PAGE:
This is why…one of Dr Ruth Freedman comments that will stay with me during my training and fundraising efforts, is that St Joseph’s Hospice is ‘life affirming’. In what can be a a sad, confusing and lonely time, St Joseph’s Hospice provides a place of hope and peace. I’m not going to re-hash the website but I did want to share a few of the things that resonated with me and are still on my mind (even after a week of training), hopefully without trying to sound cheesy or preachy. When walking around the hospice, you get an almost ethereal, zen like sense of calm while at the same time a clearly active and very present community – it’s also not in the least bit depressing. The beautiful chapel that survived the blitz hibernates within the hospice like a Tardis, patient’s artwork and photos adorn the walls and with touching memory trees at each turn I think they have thought of everything. I’m not trying to make light of the situation but the hospice felt ‘happy’, for want of a better word.
It definitely clicked that I’m not just fundraising for the patients and their families, we are also fundraising for the wonderful staff- the passion and commitment in their words on Tuesday evening was unmissable, and the hospice is obviously a cornerstone oflocal community. Palliative care, complimentary therapies/holistic therapy/counselling.. And so the list goes on. I’m very proud that Anna works there and totally determined that we should smash this challenge. However, I can’t do it alone… I just might need some help from you all please…Just giving!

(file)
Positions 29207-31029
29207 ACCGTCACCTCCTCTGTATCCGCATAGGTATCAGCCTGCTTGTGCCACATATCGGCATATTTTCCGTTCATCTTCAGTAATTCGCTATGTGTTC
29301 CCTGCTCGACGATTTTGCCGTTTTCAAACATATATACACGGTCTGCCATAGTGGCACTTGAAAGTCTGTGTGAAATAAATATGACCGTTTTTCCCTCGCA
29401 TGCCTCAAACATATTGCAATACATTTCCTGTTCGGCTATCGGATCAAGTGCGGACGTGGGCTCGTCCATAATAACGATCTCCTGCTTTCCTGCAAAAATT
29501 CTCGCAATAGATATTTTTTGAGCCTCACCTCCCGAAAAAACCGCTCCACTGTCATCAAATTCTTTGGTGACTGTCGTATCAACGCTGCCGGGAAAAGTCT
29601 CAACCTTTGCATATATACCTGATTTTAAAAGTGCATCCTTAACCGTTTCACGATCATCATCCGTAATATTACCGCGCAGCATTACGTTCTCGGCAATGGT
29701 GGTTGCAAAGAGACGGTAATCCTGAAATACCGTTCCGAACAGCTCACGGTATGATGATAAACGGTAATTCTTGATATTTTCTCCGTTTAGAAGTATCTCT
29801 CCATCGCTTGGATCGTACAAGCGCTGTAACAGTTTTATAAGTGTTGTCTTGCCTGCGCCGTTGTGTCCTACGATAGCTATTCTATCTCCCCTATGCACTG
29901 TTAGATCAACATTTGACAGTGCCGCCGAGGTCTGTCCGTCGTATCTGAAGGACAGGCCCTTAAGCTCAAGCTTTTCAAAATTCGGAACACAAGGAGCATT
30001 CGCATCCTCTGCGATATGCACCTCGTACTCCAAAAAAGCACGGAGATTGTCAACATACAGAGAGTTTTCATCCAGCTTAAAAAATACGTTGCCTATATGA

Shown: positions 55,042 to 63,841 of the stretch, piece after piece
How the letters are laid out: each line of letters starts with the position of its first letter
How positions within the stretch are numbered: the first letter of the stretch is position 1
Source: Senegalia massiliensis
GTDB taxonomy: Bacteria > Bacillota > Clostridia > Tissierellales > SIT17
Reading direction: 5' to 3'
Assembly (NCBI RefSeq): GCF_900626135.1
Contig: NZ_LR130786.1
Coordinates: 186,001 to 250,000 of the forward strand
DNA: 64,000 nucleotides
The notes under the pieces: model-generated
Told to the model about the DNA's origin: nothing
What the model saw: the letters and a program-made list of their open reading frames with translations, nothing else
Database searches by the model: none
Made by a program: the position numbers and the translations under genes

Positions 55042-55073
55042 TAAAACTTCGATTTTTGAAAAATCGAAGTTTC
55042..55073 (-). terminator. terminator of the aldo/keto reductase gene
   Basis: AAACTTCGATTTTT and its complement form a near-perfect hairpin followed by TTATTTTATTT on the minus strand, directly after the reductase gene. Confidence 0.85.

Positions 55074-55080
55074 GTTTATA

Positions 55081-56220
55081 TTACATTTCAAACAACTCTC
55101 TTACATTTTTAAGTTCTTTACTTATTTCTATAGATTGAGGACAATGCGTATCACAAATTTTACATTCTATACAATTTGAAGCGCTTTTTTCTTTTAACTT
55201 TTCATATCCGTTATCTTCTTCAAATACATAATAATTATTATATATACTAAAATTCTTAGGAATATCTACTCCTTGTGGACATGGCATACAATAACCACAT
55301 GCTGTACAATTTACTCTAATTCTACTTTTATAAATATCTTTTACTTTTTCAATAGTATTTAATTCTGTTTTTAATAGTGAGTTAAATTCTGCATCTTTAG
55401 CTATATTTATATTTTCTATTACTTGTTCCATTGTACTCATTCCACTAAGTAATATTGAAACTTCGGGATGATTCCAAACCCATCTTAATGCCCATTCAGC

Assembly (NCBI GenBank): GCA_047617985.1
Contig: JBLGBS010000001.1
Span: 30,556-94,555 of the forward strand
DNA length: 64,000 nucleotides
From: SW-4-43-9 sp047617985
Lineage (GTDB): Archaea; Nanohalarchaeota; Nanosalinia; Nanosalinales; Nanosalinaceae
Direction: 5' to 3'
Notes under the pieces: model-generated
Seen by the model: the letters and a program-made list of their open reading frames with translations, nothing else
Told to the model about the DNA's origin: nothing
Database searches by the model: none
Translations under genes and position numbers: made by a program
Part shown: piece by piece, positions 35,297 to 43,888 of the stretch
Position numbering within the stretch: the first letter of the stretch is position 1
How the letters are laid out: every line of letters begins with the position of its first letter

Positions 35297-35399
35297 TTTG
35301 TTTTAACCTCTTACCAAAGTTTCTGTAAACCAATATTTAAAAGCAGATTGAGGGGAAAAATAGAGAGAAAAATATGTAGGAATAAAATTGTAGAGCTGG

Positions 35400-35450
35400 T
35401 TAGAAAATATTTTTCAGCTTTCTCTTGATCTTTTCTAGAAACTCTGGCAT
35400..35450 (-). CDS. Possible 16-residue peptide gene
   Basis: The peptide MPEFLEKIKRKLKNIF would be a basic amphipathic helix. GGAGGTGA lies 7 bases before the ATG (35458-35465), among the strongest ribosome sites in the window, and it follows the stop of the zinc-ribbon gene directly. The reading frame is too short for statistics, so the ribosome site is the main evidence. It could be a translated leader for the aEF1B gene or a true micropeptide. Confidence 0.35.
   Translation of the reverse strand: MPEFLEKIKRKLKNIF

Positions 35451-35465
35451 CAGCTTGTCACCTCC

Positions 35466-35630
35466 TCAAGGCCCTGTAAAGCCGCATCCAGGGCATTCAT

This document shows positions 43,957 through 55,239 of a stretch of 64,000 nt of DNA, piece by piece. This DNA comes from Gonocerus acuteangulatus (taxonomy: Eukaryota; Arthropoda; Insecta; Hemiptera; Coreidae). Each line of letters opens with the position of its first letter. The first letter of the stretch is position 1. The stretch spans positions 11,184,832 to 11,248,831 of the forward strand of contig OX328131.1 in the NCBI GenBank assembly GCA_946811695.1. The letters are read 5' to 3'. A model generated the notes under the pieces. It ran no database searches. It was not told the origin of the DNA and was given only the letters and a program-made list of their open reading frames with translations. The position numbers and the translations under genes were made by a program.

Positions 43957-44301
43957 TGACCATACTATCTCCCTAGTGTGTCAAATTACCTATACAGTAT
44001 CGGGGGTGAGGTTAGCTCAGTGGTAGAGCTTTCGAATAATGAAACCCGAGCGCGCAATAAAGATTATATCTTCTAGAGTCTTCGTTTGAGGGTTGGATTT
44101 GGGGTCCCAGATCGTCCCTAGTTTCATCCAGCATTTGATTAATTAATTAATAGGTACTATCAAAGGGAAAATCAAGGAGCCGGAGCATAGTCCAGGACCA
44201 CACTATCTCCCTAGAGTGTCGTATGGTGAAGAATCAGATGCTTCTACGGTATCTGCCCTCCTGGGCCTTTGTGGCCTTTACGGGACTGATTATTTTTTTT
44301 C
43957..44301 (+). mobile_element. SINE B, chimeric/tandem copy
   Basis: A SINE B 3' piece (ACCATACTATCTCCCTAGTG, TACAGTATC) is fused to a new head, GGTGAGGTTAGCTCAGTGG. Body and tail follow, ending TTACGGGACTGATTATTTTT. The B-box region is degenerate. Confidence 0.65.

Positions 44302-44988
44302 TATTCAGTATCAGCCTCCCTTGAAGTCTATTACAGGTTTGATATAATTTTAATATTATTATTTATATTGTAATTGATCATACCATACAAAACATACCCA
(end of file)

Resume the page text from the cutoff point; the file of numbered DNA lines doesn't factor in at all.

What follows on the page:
I don’t know what is making me more nervous – running 26.2 miles or blogging? Being a novice to both, I ask you to please excuse my crude mistakes and cringey updates, it’s all for a good cause! St Joseph’s Hospice.
It’s 2am on the 2nd January, today is the day it all begins. Not the 1st? No, that was spent on the sofa nursing a hangover, result of which I am now rudely wide awake. Having spent the last three weeks totally overindulging and excusing it, because ‘oh well it’s Christmas’, I got on the scales today and nearly passed out! This is going to be epic but I know (and Dan will testify) I can be very stubborn when I want to be, just need to channel it in the right direction. My challenge is three fold, to run a marathon, raise money for St Joseph’s Hospice and to get wedding ready (in every sense). Ahhhhh.
The first official training run is 7 miles TODAY. My reading has told me take all the long runs slow, really slow, and that this is really important. 90-120 secs slower than marathon pace. Having not done more than 13.1 ever, I will probably be eating my words later, but for now I’m feeling positive and looking forward to the challenge ahead. Apart from its raining….